Responding in Sulawesi

Insights from WFP Logistics Officer, Ikhsanuddin
27 November 2018
Man standing in MSU

Ikhsanuddin, a World Food Programme (WFP) logistics coordinator, was one of the first people on the ground in Palu, Indonesia, to help with the government-led response after the earthquake and tsunami on 28 September 2018. 

It took him 30 hours to reach Palu by road, and what he found when he arrived was utter devastation. A damaged airport, debris and landslides covering main roads, and a seaport with a destroyed crane meant that aid deliveries to affected areas proved incredibly challenging in the early days of the response, and still continue to pose challenges.


The Response

WFP is supporting the Government of Indonesia and humanitarian community with the Central Sulawesi earthquake and tsunami response by providing transport and warehouse facilities, as well as coordination and information management in Central Sulawesi.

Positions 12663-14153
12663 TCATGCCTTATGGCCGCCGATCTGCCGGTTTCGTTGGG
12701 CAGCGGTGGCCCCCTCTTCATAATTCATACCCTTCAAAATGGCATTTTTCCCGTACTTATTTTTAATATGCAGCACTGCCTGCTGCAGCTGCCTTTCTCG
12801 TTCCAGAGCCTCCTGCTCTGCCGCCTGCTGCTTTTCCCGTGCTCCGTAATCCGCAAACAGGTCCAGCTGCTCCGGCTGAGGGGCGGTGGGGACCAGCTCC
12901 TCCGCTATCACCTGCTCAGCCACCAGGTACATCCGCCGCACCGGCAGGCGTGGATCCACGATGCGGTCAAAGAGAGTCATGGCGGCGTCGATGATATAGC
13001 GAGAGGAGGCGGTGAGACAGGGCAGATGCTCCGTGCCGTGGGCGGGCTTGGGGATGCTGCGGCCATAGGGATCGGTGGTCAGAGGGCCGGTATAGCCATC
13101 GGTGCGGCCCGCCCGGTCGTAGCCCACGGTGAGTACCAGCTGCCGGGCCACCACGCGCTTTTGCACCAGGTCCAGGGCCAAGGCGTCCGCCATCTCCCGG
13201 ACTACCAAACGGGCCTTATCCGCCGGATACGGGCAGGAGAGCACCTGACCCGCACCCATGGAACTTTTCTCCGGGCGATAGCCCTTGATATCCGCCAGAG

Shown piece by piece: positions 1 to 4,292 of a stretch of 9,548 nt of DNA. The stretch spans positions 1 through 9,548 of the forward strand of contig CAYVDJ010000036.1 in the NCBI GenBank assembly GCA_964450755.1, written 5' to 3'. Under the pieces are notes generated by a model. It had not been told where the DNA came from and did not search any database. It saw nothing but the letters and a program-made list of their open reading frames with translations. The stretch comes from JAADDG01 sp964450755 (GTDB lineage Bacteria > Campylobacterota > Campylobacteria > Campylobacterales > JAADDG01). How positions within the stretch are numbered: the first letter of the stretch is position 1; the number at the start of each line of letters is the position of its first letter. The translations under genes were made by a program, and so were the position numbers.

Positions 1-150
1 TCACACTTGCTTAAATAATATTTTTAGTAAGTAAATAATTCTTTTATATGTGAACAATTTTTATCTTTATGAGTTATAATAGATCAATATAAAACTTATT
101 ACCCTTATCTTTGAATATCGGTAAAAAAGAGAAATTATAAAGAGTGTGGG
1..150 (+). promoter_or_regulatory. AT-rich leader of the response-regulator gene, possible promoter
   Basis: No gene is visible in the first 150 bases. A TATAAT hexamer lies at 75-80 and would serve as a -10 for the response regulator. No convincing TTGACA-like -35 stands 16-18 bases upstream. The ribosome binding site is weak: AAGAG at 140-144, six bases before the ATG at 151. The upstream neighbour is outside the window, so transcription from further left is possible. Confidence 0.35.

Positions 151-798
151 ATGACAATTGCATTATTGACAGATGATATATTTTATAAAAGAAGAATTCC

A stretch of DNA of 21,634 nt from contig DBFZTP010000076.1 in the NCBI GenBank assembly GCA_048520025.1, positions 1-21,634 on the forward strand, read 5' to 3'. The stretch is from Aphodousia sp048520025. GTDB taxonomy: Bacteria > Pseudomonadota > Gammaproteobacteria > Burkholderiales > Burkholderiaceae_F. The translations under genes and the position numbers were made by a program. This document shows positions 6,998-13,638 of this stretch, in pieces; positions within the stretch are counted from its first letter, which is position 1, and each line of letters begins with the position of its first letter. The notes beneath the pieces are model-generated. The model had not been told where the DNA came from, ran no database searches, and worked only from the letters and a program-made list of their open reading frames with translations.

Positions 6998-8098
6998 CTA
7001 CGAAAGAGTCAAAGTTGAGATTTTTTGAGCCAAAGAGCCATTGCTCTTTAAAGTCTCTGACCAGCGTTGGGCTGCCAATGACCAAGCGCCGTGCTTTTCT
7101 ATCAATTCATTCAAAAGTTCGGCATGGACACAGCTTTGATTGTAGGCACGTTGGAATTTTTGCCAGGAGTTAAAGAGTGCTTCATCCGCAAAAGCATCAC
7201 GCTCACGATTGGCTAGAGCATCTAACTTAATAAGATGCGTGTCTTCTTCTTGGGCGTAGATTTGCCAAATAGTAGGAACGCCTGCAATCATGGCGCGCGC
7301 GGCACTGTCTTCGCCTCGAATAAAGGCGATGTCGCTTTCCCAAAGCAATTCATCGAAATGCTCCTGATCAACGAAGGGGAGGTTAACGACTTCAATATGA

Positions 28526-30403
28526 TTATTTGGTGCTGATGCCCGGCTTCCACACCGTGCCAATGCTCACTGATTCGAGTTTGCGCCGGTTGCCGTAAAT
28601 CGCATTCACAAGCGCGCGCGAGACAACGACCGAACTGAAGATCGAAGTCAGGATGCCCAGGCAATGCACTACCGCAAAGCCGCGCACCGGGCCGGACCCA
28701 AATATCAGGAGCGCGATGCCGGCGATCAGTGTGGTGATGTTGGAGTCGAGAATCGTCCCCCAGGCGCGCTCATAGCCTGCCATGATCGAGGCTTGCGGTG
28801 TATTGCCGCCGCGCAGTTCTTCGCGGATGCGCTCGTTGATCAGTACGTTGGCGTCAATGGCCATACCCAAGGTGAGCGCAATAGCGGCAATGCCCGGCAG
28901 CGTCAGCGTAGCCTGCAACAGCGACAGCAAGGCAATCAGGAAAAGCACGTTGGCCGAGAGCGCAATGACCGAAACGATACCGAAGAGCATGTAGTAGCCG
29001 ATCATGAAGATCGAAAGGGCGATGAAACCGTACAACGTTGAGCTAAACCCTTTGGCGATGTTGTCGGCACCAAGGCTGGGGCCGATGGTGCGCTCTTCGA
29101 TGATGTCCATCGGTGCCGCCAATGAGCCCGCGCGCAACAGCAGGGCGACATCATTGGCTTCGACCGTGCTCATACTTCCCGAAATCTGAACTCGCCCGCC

With 32 trucks, WFP has transported over 6,027 m³ of relief items, including family and school tents, education and hygiene kits, water bladders, generators, food, clothing, and shelter items to people in need in some of the most affected areas of the island. 


WFP has also organised over 800 truck movements on behalf of over 50 organisations and governmental bodies including the Indonesian Red Cross, UNICEF, UNHCR, Oxfam, the Government of Saudi Arabia, USAID and AUSAID, accelerating the response, easing congestion at the airport, and ultimately increasing access to the affected population.

An operational page was launched as an information sharing platform to provide critical logistics updates to responding agencies:



As a survivor of the tsunami that hit Aceh in 2004, Ikhsanuddin knows the importance of emergency preparedness in a disaster-  prone country like Indonesia which experiences earthquakes, volcanos and weather-related disasters. As WFP Preparedness staff, he works with the Global Logistics Cluster on preparedness initiatives


“This natural disaster has had a deeply disruptive effect on livelihoods,” said Ikhsanuddin. “Disaster preparedness initiatives reduce time and cost of humanitarian response and lessen the need for international mobilisation.” This is why WFP Indonesia and the Logistics Cluster is focused on strengthening national systems and supporting long-term, locally-driven preparedness projects to respond to these complex natural disasters.